Haitians talk near a Pastoral do Migrante shelter in Manaus
Haitians (top) talk near a Pastoral do Migrante shelter, in Manaus September 26, 2011. Since the January 12, 2010 earthquake that killed around 250,000 people in Haiti, hundreds of Haitians have been migrating to Brazil via Peru and Ecuador. According to the Pastoral do Migrante, a Catholic entity that helps Haitians seeking refugee status in Brazil, there are more than 2,000 Haitians in the Amazonas State region of Brazil, with only around 400 having managed to acquire resident visas from the government. Most work in construction and in factories, earning little more than the minimum wage of $300 monthly, leaving them little or no money to send home to family in Haiti, according to the Association of Haitian Workers in Manaus. Picture taken on September 26, 2011. REUTERS

Brazil will grant visas to thousands of Haitians migrants who arrived in the country illegally from Bolivia and Peru looking for work, government officials said Tuesday.

Justice Minister Jose Eduardo Cardozo said it would propose allowing as many as 100 Haitians a month to come to Brazil by granting them temporary visas.

The country will grant residence visas to some 4,000 Haitians already in the country, but will step up border checks to stem a further influx, as increasing number of migrants flee their quake-ravaged nation to seek work in Brazil's booming economy, Reuters reported.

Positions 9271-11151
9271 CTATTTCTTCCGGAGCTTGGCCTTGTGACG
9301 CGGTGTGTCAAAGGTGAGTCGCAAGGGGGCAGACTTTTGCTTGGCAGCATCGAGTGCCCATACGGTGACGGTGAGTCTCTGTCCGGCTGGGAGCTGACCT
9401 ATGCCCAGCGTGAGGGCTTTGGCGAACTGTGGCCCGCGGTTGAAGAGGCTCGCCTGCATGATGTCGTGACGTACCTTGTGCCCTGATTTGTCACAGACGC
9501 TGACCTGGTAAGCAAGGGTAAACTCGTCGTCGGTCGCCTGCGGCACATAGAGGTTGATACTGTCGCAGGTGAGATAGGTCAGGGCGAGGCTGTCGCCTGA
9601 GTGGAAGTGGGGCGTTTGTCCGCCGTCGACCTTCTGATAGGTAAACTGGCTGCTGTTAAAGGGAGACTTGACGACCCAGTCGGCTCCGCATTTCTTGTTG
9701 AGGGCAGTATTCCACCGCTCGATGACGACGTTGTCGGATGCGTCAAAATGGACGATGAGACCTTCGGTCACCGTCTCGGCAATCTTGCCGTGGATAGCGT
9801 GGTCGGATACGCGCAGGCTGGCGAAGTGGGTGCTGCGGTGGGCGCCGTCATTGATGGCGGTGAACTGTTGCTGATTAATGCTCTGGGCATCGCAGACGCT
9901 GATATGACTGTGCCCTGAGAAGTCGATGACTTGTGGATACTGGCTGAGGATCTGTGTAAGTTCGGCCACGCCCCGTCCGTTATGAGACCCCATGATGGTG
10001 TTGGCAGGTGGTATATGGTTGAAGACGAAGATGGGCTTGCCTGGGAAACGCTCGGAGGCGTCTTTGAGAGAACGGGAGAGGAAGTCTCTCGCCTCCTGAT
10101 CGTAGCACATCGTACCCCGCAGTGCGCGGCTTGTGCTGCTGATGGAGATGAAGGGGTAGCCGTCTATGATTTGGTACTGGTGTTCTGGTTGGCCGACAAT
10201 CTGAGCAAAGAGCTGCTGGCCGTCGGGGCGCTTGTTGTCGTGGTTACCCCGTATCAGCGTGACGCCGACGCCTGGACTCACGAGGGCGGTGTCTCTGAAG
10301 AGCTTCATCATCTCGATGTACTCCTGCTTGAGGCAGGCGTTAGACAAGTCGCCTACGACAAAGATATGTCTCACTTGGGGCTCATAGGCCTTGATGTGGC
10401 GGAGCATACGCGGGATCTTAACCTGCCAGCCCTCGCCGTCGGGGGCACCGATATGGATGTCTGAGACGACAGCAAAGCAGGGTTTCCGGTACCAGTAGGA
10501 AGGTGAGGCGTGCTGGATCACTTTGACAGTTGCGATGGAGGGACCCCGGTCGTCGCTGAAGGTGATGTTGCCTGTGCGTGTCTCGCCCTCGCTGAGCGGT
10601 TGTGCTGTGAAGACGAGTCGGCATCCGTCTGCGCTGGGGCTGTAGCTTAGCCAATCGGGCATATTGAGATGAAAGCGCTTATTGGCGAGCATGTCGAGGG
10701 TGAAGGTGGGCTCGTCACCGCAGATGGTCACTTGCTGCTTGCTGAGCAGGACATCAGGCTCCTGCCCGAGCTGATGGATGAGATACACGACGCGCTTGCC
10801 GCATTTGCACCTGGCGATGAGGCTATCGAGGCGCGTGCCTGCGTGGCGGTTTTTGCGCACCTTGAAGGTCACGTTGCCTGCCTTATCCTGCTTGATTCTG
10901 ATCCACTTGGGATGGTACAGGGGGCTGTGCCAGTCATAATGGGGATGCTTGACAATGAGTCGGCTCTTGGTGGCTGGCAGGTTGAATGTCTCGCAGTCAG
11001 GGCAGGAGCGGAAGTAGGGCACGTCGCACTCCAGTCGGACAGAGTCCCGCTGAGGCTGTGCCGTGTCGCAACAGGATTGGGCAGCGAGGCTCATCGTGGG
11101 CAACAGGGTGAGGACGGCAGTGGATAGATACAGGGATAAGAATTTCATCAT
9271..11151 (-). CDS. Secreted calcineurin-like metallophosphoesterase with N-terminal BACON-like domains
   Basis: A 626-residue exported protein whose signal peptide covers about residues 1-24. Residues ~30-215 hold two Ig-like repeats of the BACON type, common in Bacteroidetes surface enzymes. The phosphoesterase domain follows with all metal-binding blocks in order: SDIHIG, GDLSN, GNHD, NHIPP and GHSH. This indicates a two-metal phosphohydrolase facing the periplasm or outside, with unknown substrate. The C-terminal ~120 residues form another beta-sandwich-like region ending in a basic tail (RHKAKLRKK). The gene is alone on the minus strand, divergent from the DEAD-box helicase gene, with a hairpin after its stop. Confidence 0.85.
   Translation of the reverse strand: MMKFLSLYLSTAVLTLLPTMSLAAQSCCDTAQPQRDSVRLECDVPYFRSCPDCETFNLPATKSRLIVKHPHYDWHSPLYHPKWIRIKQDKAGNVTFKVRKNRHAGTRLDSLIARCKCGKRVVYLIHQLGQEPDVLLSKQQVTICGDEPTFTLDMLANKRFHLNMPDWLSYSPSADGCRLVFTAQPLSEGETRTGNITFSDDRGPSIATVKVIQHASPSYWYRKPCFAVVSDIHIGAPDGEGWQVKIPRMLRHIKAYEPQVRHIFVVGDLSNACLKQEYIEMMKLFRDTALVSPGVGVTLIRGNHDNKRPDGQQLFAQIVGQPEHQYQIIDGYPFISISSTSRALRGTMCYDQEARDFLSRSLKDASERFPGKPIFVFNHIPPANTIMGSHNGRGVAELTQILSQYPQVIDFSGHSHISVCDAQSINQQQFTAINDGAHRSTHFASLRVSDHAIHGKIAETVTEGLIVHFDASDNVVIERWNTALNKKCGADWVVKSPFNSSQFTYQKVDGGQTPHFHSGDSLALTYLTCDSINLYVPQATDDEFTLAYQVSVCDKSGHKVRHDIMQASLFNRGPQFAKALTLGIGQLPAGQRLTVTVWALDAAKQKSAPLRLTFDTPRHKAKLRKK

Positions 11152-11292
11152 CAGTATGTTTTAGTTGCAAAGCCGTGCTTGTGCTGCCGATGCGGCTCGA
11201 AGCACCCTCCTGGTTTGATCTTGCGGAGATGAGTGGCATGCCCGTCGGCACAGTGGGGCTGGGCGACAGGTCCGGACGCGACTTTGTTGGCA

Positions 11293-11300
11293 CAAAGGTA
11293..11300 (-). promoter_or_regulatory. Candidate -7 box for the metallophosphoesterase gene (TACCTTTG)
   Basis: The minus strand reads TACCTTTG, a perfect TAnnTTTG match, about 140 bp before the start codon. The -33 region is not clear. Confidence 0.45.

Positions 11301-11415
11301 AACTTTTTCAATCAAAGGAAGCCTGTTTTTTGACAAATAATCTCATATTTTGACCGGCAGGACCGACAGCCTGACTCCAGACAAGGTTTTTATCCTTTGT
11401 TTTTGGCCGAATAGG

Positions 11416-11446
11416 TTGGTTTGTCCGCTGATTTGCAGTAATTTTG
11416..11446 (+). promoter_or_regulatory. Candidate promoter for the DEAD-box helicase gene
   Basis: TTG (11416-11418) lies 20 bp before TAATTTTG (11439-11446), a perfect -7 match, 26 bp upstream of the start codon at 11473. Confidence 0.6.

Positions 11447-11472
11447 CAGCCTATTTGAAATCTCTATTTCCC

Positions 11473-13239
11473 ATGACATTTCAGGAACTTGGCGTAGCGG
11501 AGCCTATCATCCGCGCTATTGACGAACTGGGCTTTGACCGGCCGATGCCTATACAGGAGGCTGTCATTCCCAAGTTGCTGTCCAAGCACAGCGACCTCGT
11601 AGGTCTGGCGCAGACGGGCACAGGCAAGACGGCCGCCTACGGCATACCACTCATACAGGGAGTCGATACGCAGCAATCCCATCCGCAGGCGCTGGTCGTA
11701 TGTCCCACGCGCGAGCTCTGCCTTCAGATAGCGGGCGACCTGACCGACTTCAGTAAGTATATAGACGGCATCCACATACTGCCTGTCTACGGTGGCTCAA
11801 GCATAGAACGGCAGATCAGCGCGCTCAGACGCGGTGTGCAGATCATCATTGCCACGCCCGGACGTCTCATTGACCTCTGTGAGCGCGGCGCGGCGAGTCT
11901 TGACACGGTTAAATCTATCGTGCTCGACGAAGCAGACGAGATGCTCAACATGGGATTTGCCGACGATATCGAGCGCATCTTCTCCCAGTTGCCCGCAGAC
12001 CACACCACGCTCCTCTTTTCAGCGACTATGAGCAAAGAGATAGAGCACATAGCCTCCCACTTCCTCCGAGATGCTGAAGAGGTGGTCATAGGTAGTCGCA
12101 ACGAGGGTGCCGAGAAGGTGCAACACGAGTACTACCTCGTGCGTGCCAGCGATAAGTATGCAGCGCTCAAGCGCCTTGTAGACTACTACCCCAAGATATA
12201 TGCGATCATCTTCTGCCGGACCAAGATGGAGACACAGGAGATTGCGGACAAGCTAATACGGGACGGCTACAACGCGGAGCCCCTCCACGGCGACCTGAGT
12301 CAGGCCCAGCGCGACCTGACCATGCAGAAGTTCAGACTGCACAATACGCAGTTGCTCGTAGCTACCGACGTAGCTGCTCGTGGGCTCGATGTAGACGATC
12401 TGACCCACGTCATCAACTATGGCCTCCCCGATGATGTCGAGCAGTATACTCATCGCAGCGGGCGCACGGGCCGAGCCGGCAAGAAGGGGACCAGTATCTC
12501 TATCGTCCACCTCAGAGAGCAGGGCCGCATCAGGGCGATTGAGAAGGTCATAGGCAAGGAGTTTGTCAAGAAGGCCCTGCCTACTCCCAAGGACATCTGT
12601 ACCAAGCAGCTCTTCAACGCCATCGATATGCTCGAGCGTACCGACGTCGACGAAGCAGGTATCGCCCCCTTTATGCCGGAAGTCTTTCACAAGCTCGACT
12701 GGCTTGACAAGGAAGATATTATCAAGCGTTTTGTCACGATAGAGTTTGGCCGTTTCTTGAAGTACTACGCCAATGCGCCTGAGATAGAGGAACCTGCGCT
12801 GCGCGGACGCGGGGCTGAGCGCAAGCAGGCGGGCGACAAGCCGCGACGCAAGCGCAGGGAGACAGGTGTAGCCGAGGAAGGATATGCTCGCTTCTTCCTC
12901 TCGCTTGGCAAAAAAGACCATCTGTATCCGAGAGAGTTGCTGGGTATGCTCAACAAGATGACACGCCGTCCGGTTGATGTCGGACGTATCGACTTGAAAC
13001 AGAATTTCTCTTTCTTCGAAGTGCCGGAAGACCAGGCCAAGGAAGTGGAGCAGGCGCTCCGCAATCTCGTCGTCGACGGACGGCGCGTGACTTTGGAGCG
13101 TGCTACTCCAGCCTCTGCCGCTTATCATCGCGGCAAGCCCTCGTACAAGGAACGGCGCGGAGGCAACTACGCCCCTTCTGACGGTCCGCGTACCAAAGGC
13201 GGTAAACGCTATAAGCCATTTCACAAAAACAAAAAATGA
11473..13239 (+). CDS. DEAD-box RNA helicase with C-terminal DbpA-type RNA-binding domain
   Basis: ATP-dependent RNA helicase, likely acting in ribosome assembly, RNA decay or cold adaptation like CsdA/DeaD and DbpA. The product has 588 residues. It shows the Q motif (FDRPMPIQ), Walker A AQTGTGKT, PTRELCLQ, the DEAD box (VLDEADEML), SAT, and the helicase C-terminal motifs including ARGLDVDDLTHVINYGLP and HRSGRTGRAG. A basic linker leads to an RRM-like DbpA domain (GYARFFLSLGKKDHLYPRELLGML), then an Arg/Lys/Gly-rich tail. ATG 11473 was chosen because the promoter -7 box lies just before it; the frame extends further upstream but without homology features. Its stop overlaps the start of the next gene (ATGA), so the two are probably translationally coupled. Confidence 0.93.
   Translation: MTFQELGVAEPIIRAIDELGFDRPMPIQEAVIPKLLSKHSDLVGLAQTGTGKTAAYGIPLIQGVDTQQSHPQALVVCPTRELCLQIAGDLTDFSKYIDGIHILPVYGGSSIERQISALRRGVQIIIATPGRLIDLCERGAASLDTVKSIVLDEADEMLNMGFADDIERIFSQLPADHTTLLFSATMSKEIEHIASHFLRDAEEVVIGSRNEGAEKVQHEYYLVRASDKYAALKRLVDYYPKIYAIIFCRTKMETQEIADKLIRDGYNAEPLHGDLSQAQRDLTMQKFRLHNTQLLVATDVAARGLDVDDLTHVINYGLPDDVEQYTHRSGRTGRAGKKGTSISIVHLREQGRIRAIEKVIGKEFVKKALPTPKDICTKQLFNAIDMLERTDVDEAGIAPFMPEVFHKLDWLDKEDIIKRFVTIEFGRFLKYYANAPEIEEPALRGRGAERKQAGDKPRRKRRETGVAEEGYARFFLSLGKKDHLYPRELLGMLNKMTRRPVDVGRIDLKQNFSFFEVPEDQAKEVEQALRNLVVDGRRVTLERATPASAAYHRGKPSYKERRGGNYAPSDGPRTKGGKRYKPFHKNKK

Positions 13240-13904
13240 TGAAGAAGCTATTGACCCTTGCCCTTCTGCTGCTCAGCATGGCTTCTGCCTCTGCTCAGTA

Cardozo also said work visas will be offered to 2,400 Haitians who are stuck in two Amazon border towns. This, the government stressed, was a one-time deal. Henceforth, Haitians would have to apply at the Brazilian embassy in Port-au-Prince for one of the 100 work visas available per month.

The government will not be indifferent to the Haitians' vulnerable economic situation. But those who don't have visas will not be allowed to stay in Brazil, Cardozo said.

Brazilian authorities will also be reinforcing border checks. The Haitian migrants traveled down the Andes Mountains from Ecuador and through the jungles of Peru and Bolivia to cross into Brazil at remote border towns.

Haiti is still struggling to pick itself up following a 2010 earthquake that killed roughly 300,000 people and left more than 1.5 million homeless.

Demand for manual labor in Brazil is increasing for projects related to the 2014 World Cup and the 2016 Olympics.